PETALING JAYA: Malaysia’s current counterfeiting rate is at less than one part per million (ppm) of banknotes in circulation, says Bank Negara.
The central bank said it was among the lowest compared with the 12ppm in Europe, 10ppm in Australia and 8ppm in the Philippines.
The country’s rate last year was at 0.3ppm, and 0.8ppm in 2020 and 1ppm in 2019.
“Counterfeit currency is a global issue affecting almost all countries.
“Despite the low rate in Malaysia, Bank Negara takes very seriously every single case of counterfeit currency reported by the public.
“This is to ensure high integrity and continued public confidence in our currency,” it told The Star in a statement.
Bank Negara said the country’s banknotes of all denominations had numerous security features on both sides.
Some of these features are designed to be visible and known to the public such as the watermark, perfect see-through register and intaglio print (that gives the note’s surface a coarse feel) without having to use any device.
Other security features require a simple device to detect such as ultraviolet (UV) features that will glow under UV light.
The more sophisticated features require sensors that are fitted on cash-processing machines, typically used by financial institutions and registered currency processors.
Cash-processing machines used by Bank Negara at its Automated Cash Centre and five regional offices in Penang, Johor Baru, Kuala Terengganu, Kuching and Kota Kinabalu are fully capable of detecting and authenticating all security features on banknotes, ranging from the simplest to the most sophisticated.
“There are adequate security features in our currency to ensure any counterfeit banknotes will be detected and removed by financial institutions, registered currency processors and Bank Negara that undertake to process millions of pieces every day.
“The processing activities by both financial institutions and registered currency processors, which account for 70% of nationwide currency processing, are regulated and supervised by Bank Negara, in accordance with the powers under the Currency Act 2020.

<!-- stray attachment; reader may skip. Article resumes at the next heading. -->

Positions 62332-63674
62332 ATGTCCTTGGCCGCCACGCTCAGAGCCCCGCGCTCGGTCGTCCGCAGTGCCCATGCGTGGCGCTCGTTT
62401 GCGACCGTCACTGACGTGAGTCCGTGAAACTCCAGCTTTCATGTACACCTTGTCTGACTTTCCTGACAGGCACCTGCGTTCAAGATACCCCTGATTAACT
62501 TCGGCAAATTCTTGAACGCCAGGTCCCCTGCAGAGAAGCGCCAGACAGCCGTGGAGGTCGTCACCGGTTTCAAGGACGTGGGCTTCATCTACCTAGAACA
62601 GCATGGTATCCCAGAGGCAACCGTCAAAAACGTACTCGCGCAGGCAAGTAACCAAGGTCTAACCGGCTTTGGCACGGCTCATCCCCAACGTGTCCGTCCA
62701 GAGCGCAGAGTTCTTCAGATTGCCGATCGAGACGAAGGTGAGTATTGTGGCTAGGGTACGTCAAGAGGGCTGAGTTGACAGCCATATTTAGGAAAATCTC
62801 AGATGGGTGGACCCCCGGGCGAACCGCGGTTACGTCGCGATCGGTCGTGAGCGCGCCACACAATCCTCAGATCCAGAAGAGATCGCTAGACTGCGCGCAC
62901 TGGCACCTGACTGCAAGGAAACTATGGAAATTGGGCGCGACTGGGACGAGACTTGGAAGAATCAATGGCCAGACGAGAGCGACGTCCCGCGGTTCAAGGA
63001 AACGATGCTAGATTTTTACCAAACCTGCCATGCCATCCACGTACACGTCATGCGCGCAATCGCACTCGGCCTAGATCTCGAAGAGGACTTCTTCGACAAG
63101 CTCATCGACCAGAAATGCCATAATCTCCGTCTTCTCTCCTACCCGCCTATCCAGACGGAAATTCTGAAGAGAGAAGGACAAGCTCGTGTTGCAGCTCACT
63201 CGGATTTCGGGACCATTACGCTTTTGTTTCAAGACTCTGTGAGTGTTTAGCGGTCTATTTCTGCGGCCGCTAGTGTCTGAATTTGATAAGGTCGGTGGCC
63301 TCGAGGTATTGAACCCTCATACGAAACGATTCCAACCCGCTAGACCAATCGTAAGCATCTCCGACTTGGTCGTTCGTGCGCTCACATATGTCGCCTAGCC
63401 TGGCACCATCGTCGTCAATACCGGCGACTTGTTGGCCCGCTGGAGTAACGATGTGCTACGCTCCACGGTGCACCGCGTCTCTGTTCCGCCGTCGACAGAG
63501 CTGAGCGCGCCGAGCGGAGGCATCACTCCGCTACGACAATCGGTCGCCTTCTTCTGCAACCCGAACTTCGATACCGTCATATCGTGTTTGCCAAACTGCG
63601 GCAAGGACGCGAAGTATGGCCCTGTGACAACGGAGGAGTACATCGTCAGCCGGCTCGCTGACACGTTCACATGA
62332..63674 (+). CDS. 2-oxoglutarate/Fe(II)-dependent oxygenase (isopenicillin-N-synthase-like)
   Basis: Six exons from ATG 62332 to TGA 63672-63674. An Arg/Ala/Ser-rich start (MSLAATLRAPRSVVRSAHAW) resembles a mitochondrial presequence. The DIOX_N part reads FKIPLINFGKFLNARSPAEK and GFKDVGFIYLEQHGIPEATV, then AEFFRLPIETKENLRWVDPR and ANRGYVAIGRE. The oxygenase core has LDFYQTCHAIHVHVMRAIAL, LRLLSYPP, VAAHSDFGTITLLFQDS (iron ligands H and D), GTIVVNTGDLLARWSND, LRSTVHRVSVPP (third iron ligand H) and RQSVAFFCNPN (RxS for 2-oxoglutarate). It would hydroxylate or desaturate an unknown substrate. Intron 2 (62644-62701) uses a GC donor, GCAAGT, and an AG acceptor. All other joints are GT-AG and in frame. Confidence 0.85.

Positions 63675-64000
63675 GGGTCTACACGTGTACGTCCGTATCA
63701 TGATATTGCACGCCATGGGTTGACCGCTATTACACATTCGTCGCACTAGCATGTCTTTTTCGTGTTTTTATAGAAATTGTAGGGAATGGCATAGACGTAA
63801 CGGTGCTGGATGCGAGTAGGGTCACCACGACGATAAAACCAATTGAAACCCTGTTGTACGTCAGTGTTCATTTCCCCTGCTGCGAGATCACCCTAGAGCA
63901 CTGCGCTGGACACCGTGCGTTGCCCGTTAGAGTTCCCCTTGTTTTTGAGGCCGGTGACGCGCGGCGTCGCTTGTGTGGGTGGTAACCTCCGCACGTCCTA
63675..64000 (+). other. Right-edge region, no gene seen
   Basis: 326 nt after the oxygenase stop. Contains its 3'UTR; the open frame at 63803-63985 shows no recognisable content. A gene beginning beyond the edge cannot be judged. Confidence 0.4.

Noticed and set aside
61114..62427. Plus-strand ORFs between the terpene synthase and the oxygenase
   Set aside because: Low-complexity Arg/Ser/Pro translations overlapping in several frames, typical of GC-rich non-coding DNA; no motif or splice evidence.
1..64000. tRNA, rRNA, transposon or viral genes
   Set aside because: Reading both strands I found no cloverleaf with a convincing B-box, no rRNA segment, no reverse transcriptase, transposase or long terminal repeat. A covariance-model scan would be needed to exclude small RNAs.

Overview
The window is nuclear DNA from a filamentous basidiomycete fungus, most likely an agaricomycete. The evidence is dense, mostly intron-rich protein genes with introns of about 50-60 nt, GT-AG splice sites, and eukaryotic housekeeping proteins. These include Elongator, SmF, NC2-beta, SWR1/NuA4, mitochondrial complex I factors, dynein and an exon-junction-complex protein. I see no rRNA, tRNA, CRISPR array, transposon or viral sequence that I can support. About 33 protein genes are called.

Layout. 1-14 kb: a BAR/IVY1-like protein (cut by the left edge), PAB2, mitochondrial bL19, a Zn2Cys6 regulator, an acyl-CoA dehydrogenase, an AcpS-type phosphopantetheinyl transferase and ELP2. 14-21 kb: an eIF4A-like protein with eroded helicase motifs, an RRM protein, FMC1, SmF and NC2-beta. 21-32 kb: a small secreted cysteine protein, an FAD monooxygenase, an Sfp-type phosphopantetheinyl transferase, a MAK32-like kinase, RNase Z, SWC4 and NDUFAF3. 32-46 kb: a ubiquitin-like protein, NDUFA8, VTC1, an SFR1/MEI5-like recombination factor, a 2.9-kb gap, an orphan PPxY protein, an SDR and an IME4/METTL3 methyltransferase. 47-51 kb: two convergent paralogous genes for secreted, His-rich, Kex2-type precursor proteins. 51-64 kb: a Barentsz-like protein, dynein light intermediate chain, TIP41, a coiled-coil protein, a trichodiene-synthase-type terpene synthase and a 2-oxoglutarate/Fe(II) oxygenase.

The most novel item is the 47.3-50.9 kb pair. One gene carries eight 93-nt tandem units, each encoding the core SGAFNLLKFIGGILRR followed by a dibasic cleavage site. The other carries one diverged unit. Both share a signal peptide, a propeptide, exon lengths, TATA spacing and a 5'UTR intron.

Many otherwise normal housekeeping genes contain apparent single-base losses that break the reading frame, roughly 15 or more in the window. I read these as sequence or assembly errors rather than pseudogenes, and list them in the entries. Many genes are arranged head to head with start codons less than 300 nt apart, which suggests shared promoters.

“The Act allows Bank Negara to set the standards for financial institutions and registered currency processors to comply with, which is necessary in ensuring high quality and integrity of currency in circulation nationwide.
“It is highly improbable that counterfeit banknotes will pass through any processing machine, given the high standards set for currency processing and the multiple levels of security features of various sophistication embedded in the banknotes,” the central bank added.
Despite this, it is reported occasionally that some members of the public come into possession of fake currency.
As such, Bank Negara said every single case of counterfeit currency reported to the authorities would be investigated, both by the police and Bank Negara itself.
“Bank Negara will carry out examinations to determine the nature of the counterfeit and its sophistication.
“Based on data over many years, most of these fake currencies are simple counterfeits, printed using colour printers on ordinary paper and without any security features embedded,” it said.
This type of counterfeit is easily detected by any cash-processing machines used by financial institutions, registered currency processors and Bank Negara, and will be removed from circulation.
“The public too can easily detect these types of counterfeit banknotes without even using any device at all.
“All that is needed is some basic knowledge, in particular visible security features.
“Enhancing our currency with more security features will not totally eliminate counterfeit currency in circulation,” it said, adding that this could be significantly curbed if the public had basic awareness to enable them to identify immediately any fake currency on contact.
“This is the best defence against counterfeit currency.
“Bank Negara has been conducting currency education through various programmes to increase public awareness as part of an ongoing effort to curb currency counterfeiting,” the central bank added.